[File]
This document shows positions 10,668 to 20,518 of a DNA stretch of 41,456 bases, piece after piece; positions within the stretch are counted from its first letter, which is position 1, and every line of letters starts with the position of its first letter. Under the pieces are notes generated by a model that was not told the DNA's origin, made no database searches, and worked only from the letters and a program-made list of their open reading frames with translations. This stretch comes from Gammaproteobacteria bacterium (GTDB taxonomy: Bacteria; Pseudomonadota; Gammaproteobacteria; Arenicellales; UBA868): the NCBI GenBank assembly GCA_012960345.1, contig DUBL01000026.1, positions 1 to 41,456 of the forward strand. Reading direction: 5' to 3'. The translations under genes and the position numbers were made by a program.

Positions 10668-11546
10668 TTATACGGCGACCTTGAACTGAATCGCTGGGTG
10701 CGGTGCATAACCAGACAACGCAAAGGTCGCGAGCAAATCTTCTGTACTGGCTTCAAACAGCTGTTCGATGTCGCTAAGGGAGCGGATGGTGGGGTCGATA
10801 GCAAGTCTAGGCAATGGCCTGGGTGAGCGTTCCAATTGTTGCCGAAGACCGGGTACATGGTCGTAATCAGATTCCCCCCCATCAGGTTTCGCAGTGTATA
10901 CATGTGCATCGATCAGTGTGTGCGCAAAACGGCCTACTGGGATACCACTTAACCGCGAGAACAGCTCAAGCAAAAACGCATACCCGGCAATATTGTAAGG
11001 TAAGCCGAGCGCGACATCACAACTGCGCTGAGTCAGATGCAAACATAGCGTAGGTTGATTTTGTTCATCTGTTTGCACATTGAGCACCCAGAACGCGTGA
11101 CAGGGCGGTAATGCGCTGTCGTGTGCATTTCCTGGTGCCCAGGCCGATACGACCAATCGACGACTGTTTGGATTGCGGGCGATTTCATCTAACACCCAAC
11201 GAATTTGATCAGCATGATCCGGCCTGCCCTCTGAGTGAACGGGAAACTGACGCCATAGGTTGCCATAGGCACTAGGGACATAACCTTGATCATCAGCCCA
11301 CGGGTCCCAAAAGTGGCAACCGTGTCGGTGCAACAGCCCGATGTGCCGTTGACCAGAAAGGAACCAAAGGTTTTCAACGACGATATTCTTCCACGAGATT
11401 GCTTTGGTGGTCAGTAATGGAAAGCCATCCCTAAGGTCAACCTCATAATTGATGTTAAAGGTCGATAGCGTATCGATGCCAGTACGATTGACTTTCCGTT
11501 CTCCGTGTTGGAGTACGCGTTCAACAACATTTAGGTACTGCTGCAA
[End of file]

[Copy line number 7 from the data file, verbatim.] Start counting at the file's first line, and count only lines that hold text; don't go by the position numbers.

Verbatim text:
11001 TAAGCCGAGCGCGACATCACAACTGCGCTGAGTCAGATGCAAACATAGCGTAGGTTGATTTTGTTCATCTGTTTGCACATTGAGCACCCAGAACGCGTGA